Rescuers moved 14-year-old Murlitharan from a hospital to a shelter in the Andamanese capital of Port Blair and told him that his 12-year-old sister, who had also been reported lost, had been traced.
And he also spoke by telephone with his father, Radha Kishan, in the Indian city of Madras where he had taken his injured wife after listing his two children as lost under the tsunamis that ravaged Nicobar island.
"In fact, I had seen actually my sister on my second day on the tree but my throat was so parched that I could not call her," said Murlitharan, whose first love is cricket.
She too was found alive on the island.
"On day one I felt hungry but my appetite went away, but thirst kept growing. The only water I had was a mouthful of seawater that I swallowed when I was climbing the tree," said the boy from Nicobar's razed village Tapai Ming.
Murlitharan said he had been playing cricket with his pals on the morning of December 26 when the tsunami struck.
Doctors monitoring his health said they were baffled by his survival, adding the 21-kilogram (46-pound) child appeared to have lost nearly five kilograms of fluid and body mass during his ordeal.
"Whatever he has said about clinging to the tree for 10 days has been collaborated with a host of facts," said aid worker Sudhir Chakravarty, who is in charge of Murlitharan.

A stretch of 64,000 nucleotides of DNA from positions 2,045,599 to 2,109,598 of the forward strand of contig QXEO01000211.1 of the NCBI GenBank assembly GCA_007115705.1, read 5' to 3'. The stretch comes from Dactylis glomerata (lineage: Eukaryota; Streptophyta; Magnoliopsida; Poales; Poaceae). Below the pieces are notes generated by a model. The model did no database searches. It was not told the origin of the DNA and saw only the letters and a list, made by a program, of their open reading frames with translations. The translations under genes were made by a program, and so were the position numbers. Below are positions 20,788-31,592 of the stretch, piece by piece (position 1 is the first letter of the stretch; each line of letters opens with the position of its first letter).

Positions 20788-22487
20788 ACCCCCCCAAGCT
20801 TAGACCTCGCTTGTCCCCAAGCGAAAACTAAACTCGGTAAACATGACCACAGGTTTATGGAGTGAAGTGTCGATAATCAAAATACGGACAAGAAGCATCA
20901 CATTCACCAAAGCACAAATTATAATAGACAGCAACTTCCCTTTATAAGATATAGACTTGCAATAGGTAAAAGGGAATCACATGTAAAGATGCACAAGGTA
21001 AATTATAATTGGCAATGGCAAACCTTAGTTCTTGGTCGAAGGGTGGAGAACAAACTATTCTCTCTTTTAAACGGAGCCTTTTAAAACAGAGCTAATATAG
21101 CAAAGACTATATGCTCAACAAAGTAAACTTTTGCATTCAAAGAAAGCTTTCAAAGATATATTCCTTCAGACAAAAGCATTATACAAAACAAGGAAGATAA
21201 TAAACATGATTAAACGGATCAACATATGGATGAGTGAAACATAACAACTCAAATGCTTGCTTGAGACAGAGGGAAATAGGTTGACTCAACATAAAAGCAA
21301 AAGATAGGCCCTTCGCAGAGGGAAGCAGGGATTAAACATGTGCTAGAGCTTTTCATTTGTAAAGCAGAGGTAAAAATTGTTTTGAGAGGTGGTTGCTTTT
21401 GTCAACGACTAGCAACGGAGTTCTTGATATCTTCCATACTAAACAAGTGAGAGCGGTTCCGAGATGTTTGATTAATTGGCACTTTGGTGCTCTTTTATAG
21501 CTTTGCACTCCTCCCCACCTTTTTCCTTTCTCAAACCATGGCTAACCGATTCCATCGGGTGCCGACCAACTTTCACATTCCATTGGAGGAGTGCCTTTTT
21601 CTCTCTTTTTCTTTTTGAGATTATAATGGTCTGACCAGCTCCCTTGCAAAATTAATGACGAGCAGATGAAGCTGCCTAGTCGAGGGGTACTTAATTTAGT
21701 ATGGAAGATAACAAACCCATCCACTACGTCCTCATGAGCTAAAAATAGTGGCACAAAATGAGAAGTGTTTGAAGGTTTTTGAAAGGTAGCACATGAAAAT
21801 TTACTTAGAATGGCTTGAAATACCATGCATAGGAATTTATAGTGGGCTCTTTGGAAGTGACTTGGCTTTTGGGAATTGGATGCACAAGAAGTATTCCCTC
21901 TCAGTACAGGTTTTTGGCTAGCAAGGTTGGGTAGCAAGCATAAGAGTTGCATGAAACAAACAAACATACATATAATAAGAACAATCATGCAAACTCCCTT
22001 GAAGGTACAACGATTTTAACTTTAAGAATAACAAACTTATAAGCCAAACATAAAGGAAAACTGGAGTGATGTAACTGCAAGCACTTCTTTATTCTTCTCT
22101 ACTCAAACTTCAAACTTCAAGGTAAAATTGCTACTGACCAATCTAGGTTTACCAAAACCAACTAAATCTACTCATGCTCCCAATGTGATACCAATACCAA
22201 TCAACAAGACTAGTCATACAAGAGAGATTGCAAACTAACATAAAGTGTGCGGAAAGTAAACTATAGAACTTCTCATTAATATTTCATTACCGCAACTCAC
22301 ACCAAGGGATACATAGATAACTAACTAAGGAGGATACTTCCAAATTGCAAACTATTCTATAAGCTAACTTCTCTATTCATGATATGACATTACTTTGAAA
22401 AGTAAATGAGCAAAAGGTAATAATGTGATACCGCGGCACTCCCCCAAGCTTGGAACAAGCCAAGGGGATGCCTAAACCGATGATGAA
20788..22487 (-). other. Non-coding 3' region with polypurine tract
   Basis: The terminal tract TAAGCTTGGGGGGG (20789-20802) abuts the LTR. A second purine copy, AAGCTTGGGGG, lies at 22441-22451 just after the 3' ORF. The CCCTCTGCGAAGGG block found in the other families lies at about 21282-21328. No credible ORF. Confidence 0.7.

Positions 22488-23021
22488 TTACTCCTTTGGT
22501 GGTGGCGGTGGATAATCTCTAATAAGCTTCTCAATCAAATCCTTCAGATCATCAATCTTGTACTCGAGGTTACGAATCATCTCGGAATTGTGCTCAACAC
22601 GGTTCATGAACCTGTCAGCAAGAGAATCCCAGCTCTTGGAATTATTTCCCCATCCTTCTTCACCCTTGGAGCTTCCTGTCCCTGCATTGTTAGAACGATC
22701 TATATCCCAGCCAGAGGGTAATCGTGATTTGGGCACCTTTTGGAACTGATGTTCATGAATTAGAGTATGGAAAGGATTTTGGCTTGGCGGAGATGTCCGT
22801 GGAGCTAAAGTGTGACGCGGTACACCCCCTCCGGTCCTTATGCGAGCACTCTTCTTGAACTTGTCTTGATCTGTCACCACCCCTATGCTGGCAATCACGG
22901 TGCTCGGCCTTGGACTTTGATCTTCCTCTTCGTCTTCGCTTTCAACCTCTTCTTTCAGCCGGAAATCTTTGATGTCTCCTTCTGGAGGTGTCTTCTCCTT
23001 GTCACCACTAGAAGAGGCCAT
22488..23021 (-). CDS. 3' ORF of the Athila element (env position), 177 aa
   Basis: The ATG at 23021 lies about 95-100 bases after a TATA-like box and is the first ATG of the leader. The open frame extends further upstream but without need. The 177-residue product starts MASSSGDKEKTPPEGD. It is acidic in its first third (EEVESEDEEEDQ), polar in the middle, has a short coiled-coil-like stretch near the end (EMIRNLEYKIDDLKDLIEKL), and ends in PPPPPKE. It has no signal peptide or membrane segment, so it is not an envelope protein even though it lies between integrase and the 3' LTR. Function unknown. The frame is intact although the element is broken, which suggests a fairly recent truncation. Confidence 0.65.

Murlitharan lost conciousness on January 5 and toppled out of the tree into mud left behind by the receding sea.
The boy, delirious, tried to reach his home, which has been wrecked, when rescuers found him. He was brought to the capital Port Blair on Thursday.
Friday after hearing news of his sister, father and mother, the boy recovered speedily and was in high spirits.
"I love to keep wicket and I am itching to play cricket with the gang here but they won't let me ... I hate geography and history but I enjoy maths, science and chemistry and (Indian batsman) Mohammed Kaif is my hero."
Aid workers said they were sheltering Murlitharan on the request of his father because of financial problems in Madras.
Almost 1,200 people are listed as killed, with 5,600 missing on the Andamans archipelago.
Some 44,000 survivors are housed in shelters on the Indian Ocean tropical chain of over 500 islands strung across 800 kilometres (500 miles) and located just east of Sumatra.